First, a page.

The Bintel Brief

Embracing Your Would-Be Convert, Would-Be Sister-in-Law

By Amy Sohn

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Dear Bintel Brief:

My boyfriend and his brother come from a family with Jewish values. Their mother has imbued them with the importance of marrying within the faith. My boyfriend’s brother has only been dating a woman for a short period of time, but the woman insists that she is passionate about converting to Judaism. She has a volatile personality. I wonder how committed she actually is, and I worry for him. I don’t know how to tell my boyfriend how I feel, and I would never risk hurting him or his family. What can I do?

Amy Sohn responds:

Dear Questioning:

Your boyfriend’s brother is his own person and needs to make his own decisions. If your brother wants to speak to him out of his own heart, he should. He has the right, as a brother. But this is not your role.

People must make their own beds. If the woman converts and they marry, they may find a lot of happiness. She may be more serious about it than you realize. And if she is “volatile,” as you say, and stops her plans to convert, your boyfriend’s brother may decide that he does not want to marry outside of the faith and she will have to make her peace with that, without him.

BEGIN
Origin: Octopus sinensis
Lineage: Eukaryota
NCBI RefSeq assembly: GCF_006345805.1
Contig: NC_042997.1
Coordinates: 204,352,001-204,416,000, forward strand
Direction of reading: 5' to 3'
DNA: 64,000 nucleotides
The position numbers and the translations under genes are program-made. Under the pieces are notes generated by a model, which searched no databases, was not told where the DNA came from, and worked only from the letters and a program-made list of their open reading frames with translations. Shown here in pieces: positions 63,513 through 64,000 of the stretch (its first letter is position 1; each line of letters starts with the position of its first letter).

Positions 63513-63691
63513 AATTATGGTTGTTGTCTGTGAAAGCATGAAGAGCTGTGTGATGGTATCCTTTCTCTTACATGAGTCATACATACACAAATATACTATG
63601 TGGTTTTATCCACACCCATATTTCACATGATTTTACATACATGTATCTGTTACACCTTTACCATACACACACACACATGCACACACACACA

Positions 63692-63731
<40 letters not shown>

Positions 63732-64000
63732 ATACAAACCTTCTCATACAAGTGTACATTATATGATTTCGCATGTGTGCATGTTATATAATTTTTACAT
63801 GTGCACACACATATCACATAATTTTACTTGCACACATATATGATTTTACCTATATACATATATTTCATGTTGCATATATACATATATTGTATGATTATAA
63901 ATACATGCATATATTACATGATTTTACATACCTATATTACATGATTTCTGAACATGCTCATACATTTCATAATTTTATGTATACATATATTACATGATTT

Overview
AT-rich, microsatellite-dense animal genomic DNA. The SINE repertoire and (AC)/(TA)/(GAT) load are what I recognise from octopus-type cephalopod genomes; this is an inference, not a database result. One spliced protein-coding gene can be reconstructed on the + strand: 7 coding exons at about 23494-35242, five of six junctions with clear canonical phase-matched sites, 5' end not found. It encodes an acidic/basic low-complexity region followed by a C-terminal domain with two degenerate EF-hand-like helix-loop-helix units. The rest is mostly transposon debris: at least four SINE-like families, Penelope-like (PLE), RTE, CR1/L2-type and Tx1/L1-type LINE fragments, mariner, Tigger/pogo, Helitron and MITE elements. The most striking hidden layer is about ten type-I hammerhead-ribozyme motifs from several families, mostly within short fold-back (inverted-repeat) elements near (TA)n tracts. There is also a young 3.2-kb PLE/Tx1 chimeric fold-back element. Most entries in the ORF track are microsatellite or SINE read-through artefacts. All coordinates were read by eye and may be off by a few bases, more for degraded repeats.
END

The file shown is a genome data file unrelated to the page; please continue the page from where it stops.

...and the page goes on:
In the meantime, you should be welcoming and accommodating to a woman who may wind up becoming your sister-in-law. Maybe you can expose her to some of the Jewish values that you, your boyfriend and his brother hold dear. This is the best way to make a non-Jew enthusiastic about conversion. If you make her feel foreign, different or out of place, you do a disservice to Judaism. You will only cause her to wonder why she should join a culture that makes her feel ill at ease.


Amy Sohn is the author of, most recently, “Prospect Park West” (Simon & Schuster) — a novel about living, loving, hating and procreating in the leafy Brooklyn neighborhood of Park Slope. She is also the author of the novels “Run Catch Kiss” (Simon & Schuster, 1999) and “My Old Man,” (Simon & Schuster, 2004). A graduate of Brown University, she lives in Brooklyn with her husband and daughter.


If you have a question for the Bintel Brief, email bintelbrief@forward.com. Selected letters will be published anonymously. New installments of the Bintel Brief will be published Mondays in October at www.forward.com.



Comments
James Sun. Nov 8, 2009

Great response. Keep up the good work!

Silvia D. Fri. Nov 13, 2009

First off, I want to apologize for posting here. My comment is directed toward Joan Nathan's entry. For some reason, the comment box doesn't pop up on her entry, so I will write my comment out here.

Why does Joan Nathan refer to vegetarians as "picky eaters"? That comment is irresponsible, inconsiderate and very outdated. It belongs somewhere in suburbia, circa 1970s (if not 1950s). A lot of people who eat kosher have experienced being called "picky", "bizarre," "anti social" by both Jews and non Jews. Yet Nathan would never think of referring to those who observe kosher dietary laws as "picky." Why so for vegetarians?

There is no need to expound here on vegetarianism and its implications for economics, ethics and global warming.

I urge Ms. Nathan to revise her thinking or, at least, be more careful with the way she phrases her responses.

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